Tuesday, February 01, 2005



My college pal Brian Lehrhoff forwarded the most recent copy of the Stella Awards to me. If you haven't signed up for them, you should at least go to the site (http://www.StellaAwards.com) and look things over. The Stella Awards recognize the stupidest, most nakedly greedy and avaricious lawsuits brought over the past year. I was particularly amused by the #6 stupid lawsuit of 2004:

The Tribune Co. of Chicago, Ill. The newspaper chain owns several newspapers, as well as the Chicago Cubs baseball team. One of its newspaper carriers was Mark Guthrie, 43, of Connecticut. One of its ball players was Mark Guthrie, 38, of Illinois. The company's payroll department mixed the two up, putting the ballplayer's paycheck into the paper carrier's bank account. The carrier allowed them to take back 90 percent of the improperly paid salary, and said they could have the rest after they gave him a full accounting to ensure he not only got his own pay, but wouldn't have any tax problems for being paid $300,000(!) extra. The Tribune Co., rather than provide that reasonable assurance, instead sued him for the rest of the money. Complete list here.
Story Copyright ©2005 Freelance Communications.

Makes you wonder about the future of the republic, doesn't it? It's even more depressing for me, because I object to the trend to legislative limits on lawsuits, whether for women suing because they've dropped coffee on their lap while driving or for widows of men who have died because a surgeon left a retractor in a patient's abdomen. With the right jury, these cases would result in the proper penalty assessed. Perhaps our jury system should be altered in cases like these. Instead of giving lawyers the ability to remove potential jurors before selection, perhaps a pool of x number of potential jurors should be interviewed by both sides, with each side selecting half of the jury. Perhaps the possibility of advocacy on the jury will make for more reasonable awards.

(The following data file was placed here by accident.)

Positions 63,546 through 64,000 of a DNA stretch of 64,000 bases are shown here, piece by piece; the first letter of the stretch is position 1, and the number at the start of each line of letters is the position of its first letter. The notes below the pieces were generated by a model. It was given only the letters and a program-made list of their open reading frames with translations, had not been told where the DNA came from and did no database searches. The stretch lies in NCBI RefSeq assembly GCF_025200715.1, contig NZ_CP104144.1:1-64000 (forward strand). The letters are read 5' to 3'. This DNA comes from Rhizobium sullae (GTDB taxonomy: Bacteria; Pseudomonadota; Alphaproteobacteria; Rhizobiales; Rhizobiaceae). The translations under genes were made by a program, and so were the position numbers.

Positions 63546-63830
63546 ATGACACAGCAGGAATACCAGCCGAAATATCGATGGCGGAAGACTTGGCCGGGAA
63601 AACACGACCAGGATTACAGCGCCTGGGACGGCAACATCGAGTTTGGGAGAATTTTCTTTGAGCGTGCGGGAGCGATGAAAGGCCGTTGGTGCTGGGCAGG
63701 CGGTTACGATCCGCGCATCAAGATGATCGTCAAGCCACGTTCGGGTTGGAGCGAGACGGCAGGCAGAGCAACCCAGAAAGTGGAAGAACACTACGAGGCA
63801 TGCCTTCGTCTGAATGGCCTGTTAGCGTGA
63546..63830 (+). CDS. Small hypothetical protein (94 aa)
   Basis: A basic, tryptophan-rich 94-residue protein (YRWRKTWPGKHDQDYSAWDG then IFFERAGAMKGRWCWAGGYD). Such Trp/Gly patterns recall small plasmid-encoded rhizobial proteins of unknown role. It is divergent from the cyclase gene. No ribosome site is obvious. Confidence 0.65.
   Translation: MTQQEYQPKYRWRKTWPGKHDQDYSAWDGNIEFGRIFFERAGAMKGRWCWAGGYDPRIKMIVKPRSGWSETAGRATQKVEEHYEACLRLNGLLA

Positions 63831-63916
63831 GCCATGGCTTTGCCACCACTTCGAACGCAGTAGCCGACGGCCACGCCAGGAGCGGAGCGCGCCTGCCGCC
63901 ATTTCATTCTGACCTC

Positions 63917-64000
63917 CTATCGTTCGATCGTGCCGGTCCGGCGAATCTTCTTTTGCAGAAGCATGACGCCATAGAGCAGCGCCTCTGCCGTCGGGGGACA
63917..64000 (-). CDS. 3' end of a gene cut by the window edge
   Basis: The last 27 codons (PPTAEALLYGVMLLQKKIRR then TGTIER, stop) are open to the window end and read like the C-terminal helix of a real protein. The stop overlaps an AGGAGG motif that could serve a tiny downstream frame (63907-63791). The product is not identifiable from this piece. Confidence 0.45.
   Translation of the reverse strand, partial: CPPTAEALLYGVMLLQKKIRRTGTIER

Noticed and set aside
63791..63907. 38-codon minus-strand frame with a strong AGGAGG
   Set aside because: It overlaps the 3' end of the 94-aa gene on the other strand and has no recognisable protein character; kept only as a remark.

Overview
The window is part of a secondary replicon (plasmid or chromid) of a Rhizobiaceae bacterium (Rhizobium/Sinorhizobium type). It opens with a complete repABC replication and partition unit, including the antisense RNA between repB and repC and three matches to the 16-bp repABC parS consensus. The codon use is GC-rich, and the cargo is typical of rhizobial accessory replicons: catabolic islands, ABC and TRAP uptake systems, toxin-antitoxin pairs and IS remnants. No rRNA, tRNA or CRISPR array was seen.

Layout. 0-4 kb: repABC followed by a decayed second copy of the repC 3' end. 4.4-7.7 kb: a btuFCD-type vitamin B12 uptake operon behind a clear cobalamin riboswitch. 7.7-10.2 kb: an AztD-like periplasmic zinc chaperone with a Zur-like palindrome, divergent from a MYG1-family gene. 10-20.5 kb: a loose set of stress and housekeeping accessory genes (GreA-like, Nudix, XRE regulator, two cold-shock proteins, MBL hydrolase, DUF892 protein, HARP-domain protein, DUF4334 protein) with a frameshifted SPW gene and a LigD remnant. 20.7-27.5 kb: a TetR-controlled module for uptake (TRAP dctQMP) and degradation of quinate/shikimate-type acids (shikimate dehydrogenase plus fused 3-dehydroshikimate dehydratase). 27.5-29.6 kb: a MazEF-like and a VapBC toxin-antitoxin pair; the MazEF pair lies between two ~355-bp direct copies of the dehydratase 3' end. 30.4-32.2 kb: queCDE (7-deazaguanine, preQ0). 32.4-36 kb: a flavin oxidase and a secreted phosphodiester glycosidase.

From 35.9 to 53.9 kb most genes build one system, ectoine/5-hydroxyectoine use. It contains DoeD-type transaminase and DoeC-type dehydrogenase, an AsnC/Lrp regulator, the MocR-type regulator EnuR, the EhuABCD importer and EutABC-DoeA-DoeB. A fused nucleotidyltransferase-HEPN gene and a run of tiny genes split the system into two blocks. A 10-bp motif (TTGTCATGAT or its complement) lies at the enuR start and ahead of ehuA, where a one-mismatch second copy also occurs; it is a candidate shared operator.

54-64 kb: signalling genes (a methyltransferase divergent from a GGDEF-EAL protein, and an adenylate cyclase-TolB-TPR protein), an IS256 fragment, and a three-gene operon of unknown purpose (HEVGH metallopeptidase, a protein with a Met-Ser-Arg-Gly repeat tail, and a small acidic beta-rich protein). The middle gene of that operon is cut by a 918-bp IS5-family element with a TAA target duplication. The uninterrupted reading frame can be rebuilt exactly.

But for the Tribune Company to sue its paper carrier for its own mistake should be criminal.

Which reminds me: Let me soon discuss my theory that white collar crime of certain nature and magnitude should be punished by death. That would have kept those Enron creeps from raping the West.

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